September 11 Digital Archive: XML Document

Story:My grandfather, A.C. Scott, was a WWII Vetran. He was in the US Navy stationed in Alaska on the USS Black Hawk. We were very close, both sharing a passion for history. I grew up in his house and spent pretty much the first 16 years of my life under his roof. I can only recall my grandfather crying twice; when he would watch Pearl Harbor Memorials on television and when my grandmother died in 1993.

On September 11, 2001, I was a senior at Syracuse University en route to class when the first tower was struck. By the time the world realized the reality of these events, I had this nagging feeling to go to my grandfather and be with him. He was in a nursing home at the time. But I was convinced to stay put where I was as a precaution, no one could imagine the possibilities of what might happen next.

As a result of what my grandfather viewed live on television that fateful Tuesday he became severely depressed. On September 23, 2001 he died of pneumonia. In my eyes my grandfather too was a casualty of 9/11.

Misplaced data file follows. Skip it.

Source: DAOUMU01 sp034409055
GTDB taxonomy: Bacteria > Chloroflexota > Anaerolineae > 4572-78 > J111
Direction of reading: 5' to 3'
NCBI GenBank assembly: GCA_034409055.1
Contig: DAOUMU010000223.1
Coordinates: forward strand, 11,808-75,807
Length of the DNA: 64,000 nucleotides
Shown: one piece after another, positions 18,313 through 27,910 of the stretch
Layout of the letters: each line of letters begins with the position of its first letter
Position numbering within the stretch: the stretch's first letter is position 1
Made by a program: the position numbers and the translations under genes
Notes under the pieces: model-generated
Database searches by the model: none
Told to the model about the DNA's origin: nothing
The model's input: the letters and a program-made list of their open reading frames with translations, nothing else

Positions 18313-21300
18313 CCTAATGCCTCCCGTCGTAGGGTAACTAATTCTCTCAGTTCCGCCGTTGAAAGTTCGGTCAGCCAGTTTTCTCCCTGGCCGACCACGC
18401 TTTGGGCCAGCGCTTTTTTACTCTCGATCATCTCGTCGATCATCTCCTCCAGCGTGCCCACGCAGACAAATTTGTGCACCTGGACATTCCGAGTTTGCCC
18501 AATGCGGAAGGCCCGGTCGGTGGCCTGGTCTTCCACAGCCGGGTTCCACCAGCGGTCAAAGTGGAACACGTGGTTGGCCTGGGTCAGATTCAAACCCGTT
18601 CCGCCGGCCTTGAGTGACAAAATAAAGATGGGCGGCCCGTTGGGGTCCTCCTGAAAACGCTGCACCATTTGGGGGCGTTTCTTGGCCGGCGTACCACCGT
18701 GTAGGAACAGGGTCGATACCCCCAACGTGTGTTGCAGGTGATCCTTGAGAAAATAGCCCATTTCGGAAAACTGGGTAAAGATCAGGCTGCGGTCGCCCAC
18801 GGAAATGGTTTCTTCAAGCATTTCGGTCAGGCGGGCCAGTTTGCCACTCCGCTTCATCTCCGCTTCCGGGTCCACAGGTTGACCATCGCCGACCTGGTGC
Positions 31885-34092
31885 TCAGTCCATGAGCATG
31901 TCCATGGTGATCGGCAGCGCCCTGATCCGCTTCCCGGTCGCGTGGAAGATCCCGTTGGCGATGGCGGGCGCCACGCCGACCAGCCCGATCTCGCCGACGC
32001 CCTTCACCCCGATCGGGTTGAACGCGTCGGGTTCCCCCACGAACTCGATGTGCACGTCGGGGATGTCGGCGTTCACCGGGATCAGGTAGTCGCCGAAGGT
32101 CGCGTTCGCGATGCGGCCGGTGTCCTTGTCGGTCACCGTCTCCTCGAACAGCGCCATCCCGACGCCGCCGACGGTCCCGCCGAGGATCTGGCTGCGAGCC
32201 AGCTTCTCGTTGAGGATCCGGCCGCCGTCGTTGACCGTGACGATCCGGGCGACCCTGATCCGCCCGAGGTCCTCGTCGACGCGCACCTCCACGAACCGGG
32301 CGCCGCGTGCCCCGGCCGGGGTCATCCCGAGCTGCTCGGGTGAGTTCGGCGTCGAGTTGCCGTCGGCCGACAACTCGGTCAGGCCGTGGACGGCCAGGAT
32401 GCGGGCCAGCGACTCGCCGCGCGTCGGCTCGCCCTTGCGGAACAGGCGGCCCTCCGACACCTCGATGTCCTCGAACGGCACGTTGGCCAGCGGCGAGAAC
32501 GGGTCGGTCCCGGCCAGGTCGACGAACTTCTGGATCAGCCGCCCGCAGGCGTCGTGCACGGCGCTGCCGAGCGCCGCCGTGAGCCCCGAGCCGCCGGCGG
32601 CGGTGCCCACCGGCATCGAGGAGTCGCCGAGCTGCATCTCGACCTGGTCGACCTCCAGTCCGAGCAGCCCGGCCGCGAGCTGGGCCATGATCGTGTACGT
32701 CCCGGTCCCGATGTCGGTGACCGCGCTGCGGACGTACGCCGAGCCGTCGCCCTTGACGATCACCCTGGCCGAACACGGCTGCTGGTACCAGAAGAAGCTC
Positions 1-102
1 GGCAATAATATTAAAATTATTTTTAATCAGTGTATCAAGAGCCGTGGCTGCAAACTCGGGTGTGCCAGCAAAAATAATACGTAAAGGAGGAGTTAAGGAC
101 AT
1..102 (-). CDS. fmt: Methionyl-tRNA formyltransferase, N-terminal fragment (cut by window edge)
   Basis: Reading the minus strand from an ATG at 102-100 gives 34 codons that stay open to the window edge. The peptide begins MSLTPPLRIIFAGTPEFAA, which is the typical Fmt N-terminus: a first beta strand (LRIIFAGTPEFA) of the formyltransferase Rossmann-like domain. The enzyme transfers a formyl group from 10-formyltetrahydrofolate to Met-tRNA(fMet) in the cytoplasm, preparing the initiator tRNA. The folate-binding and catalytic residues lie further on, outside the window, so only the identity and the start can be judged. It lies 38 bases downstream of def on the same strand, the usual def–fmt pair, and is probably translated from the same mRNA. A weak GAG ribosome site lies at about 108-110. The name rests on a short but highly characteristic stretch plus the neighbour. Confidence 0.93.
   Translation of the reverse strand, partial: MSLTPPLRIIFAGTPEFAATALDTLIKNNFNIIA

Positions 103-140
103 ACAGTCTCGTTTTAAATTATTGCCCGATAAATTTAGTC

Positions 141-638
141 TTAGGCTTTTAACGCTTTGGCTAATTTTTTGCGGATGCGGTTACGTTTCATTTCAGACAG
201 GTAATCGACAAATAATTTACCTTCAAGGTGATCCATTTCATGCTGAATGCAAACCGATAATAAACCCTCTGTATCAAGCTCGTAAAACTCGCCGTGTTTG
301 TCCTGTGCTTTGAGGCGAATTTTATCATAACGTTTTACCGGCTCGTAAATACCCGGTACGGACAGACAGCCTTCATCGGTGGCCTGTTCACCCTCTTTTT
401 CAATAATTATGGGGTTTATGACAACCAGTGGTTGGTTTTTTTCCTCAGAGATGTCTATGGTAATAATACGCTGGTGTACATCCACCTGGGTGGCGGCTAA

We are only beginning to comprehend individually and collectively the enormity of 9/11. Younger generations for the first time have learned that maybe there is something worthy of the ultimate sacrifice. We are all walking wounded. But when I think of older Americans from the Greatest Generation, it is hard for me to grasp what they have witnessed to throughout their lives. I am sure my grandfather relived Pearl Harbor on 9/11, in more ways than we can imagine. Witnessing first hand the two bloodiest attacks on American soil is more than one could possibly bear in a lifetime.


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